Chia-Ying Kao | Modern & Chinese Folk Dance

Artist’s Statement:

Chia-Ying Kao is a Taiwanese choreographer, teacher and performer based in Brooklyn since 2006. She received her MFA in Dance from Sarah Lawrence College in 2012 and is the founder of Chia-Ying Kao
Dance. She has presented work and taught modern dance, Ballet, Jazz/K-Pop,Chinese folk dance, composition, and improvisation internationally. She continues exploring multiculturalism by collaborating with artists and her community.

Ms. Kao has collaborated and performed with Sara Rudner, Yvonne Rainer, Bill T. Jones, Paz Tanjuaquio, Asian-American Cultural Circle of Unity, Chinese Theatre Works, and Hou Ying Dance Theater. Her work has been commissioned by the American Dance Festival, Chen Dance Center, Topaz Arts, Asian American Cultural Circle of Unity, Triskelion Arts, Center for Performance Research, Broward College, Dixon Place, Roulette NYC, Tanzart – Zentrum für Tanz, Bewegung & Kunst in Germany and Hualien Cultural Arts in Taiwan.

As a choreographer, she aims to create imaginary worlds and put them on display for those on the outside looking in to be utterly captivated by. In these worlds, Ms. Kao creates tension from juxtaposing images of extreme realism and abstraction. These images deconstruct the human experience, dealing with issues of identity, power struggle, psychological trauma and the trials and tribulations of daily life. Though mostly abstract, these images utilize movement that is organic and conceptual in nature. Stylistically, a blending of dance forms from Asia with contemporary Western idioms is what informs her as a choreographer and performer.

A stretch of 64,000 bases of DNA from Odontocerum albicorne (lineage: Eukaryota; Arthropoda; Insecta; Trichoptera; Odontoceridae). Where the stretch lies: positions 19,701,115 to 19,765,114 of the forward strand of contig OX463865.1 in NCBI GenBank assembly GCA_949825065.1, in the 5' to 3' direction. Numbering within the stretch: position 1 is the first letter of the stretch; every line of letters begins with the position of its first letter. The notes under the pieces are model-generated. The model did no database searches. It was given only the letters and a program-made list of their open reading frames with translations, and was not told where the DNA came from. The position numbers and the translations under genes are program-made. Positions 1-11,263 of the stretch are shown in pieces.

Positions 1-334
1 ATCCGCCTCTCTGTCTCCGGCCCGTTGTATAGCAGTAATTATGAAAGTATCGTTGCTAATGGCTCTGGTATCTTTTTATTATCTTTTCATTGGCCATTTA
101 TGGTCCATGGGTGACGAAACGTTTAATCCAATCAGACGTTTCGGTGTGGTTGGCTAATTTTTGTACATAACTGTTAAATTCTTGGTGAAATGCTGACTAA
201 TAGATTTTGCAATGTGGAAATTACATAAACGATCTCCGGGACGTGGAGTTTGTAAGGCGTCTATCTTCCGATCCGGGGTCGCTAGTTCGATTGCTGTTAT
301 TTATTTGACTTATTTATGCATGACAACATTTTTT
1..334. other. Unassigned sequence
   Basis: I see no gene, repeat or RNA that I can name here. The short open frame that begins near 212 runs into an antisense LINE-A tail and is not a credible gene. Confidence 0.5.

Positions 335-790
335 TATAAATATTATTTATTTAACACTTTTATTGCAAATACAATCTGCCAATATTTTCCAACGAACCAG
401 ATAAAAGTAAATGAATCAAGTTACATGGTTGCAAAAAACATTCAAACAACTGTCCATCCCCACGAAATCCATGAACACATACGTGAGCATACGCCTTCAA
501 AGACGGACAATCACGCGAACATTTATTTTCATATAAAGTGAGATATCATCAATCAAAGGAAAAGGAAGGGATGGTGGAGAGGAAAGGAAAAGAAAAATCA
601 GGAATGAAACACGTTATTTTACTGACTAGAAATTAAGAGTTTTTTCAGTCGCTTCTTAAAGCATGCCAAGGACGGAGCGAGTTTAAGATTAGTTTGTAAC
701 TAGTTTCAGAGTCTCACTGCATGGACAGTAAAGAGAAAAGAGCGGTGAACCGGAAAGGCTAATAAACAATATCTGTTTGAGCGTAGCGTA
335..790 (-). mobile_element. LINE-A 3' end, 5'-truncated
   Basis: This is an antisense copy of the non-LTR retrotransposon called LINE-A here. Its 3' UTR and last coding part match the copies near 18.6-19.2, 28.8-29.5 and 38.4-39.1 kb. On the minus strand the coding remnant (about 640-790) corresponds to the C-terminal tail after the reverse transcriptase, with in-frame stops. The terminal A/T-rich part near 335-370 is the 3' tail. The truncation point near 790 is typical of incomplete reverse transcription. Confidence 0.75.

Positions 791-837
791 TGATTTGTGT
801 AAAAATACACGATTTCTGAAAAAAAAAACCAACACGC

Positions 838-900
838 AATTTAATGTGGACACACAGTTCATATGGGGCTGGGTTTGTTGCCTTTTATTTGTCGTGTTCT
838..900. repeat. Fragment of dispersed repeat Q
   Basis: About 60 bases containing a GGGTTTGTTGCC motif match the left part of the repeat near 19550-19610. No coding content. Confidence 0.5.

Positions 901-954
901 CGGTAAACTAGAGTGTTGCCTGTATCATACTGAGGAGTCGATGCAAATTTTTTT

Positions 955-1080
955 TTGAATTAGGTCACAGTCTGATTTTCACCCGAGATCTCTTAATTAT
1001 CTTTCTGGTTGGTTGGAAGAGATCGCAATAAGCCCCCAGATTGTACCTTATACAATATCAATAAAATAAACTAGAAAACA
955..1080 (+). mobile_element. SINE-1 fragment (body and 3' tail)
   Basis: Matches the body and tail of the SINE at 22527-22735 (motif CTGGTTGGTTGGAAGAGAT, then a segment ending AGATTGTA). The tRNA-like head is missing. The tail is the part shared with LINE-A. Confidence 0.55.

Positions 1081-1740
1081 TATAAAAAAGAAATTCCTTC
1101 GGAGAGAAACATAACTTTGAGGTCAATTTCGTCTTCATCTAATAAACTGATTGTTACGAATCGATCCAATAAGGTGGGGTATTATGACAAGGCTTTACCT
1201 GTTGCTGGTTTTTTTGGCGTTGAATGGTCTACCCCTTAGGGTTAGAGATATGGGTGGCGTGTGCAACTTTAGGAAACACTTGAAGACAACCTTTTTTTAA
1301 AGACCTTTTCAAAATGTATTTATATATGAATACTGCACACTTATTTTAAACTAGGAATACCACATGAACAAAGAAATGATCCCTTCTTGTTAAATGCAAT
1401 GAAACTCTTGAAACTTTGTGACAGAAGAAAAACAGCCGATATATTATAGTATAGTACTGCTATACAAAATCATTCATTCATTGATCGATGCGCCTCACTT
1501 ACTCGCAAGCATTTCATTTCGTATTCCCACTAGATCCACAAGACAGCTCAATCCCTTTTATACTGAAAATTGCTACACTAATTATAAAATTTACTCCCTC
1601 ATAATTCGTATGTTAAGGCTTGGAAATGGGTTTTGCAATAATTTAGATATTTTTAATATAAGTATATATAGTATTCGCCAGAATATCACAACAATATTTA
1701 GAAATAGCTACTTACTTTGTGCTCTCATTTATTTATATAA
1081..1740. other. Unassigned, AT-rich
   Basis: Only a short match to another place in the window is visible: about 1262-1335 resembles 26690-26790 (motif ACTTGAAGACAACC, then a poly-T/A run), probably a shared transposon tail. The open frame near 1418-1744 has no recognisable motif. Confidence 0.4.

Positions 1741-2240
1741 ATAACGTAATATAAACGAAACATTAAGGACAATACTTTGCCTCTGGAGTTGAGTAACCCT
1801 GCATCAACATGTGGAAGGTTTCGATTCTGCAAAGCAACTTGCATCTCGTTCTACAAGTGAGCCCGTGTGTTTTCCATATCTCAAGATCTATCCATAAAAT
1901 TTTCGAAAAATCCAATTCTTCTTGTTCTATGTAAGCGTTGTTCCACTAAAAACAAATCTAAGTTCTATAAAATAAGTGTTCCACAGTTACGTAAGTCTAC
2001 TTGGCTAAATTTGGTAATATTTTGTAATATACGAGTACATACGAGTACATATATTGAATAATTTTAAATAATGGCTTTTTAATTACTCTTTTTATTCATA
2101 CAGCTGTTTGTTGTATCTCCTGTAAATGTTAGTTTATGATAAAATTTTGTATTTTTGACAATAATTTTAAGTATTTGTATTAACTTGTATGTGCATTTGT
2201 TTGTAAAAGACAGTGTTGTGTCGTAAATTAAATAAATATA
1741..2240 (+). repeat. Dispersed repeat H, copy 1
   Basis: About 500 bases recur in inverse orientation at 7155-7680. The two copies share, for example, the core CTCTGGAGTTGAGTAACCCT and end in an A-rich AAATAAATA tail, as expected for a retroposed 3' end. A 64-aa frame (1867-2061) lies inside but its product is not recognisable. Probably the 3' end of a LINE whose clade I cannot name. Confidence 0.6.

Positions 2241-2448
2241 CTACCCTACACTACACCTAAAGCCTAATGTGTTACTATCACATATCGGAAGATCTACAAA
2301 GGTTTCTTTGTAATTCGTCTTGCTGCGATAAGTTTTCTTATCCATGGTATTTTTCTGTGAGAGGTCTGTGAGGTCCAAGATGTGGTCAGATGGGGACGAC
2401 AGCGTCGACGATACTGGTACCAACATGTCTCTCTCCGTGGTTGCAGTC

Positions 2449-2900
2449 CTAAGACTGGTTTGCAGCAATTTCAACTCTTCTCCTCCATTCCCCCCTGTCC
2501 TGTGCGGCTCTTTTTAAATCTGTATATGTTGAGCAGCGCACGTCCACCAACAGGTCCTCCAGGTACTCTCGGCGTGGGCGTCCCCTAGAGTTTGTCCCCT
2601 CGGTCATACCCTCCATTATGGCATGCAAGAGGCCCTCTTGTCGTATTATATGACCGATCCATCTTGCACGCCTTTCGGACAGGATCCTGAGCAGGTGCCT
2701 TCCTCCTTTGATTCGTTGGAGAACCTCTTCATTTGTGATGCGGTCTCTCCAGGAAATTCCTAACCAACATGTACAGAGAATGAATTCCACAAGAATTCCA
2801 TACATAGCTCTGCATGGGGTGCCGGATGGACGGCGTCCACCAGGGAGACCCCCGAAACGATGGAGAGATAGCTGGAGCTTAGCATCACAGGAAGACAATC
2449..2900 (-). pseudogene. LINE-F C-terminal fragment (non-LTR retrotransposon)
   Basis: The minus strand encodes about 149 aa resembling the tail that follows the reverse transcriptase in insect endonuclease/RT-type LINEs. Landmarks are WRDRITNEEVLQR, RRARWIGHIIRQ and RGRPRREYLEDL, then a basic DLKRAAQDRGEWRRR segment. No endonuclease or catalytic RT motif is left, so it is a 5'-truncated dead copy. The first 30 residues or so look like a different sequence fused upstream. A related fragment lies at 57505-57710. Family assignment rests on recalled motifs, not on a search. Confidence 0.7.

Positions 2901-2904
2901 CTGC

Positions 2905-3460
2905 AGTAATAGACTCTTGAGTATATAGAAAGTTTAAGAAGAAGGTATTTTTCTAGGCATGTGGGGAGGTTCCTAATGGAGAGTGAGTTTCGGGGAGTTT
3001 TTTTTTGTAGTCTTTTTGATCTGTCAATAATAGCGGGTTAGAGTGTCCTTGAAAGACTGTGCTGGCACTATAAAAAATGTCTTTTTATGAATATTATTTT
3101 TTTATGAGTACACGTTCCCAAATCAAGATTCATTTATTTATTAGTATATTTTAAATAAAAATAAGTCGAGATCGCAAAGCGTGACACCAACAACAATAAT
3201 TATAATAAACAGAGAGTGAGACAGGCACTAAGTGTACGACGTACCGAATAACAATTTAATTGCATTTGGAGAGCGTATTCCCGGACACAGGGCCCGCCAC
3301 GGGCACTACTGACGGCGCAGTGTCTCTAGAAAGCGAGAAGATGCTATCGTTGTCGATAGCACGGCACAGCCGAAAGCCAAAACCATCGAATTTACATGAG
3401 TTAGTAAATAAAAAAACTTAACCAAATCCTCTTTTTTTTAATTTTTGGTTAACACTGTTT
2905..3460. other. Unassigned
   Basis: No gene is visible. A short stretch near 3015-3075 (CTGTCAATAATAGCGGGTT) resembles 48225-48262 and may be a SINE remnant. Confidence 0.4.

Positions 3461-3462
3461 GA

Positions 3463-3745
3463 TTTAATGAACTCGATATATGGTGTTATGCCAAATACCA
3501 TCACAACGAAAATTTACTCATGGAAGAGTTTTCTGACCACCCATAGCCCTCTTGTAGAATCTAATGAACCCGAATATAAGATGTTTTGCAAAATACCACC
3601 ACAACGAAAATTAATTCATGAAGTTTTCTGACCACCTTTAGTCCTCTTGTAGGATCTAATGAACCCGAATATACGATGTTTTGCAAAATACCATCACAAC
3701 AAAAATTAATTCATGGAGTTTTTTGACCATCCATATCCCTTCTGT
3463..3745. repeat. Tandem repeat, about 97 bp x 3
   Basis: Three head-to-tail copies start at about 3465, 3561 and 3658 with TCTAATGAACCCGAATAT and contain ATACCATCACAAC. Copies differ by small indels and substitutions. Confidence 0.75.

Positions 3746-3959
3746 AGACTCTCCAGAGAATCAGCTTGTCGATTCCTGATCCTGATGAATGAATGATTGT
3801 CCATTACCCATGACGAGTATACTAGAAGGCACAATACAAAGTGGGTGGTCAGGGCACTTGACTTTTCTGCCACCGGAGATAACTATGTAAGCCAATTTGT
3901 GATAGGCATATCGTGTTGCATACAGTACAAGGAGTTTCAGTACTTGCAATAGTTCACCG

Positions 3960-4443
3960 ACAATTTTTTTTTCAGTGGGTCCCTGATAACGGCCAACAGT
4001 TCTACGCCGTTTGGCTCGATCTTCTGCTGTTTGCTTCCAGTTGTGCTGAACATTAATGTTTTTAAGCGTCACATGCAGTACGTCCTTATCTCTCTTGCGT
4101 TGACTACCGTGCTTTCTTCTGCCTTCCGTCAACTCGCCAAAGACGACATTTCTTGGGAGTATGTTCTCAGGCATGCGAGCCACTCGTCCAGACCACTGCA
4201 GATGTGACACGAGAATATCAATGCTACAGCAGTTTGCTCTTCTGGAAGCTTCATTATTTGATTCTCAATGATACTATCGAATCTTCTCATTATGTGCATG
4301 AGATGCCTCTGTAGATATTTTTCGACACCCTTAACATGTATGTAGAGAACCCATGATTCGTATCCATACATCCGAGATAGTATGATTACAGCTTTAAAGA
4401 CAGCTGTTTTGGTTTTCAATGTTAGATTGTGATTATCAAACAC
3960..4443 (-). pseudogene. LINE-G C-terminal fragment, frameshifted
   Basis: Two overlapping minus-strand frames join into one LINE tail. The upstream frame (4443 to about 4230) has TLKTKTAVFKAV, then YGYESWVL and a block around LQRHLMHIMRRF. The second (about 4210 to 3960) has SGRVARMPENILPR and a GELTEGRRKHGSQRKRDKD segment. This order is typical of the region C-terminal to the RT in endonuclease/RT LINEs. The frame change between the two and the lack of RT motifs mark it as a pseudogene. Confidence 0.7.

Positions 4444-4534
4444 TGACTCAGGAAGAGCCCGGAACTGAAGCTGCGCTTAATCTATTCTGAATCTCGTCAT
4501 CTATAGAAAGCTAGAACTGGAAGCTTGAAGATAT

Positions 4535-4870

Chia-Ying Kao at City Lore:

Creative Dance for Primary school students

Dionne Kamara focuses on conceptual based dance pedagogy. She works with teachers to adapt to the grade level and particular needs of the students. Dionne creates lessons that develop partnered and individual dance, literacy-based (books/rhymes), dance of different cultures, and multi-sensory experiences. Her “Brain Dance,” is a warm up exercise based on the neurological development that we go through in the first year of our lives as humans. Dionne uses a poster to illustrate the patterns of the dance to the class and uses every week session to dive into a particular theme or focus, such as gravity and balance or repetition. In the last session of the residency, teachers are encouraged to invite families, but it is meant to be like an open studio rather than a finished performance. 

What students and teachers say about Chia-Ying:

“The first thing I want to say is… THANK YOU! Thank you for teaching us how to dance.  It was great and awesome.  I hope you come back.”

“Dear Ms.Kao, thank you for teaching us how to dance.”

— 3rd grade students at Growing Up Green Charter School II in Jamaica, Queens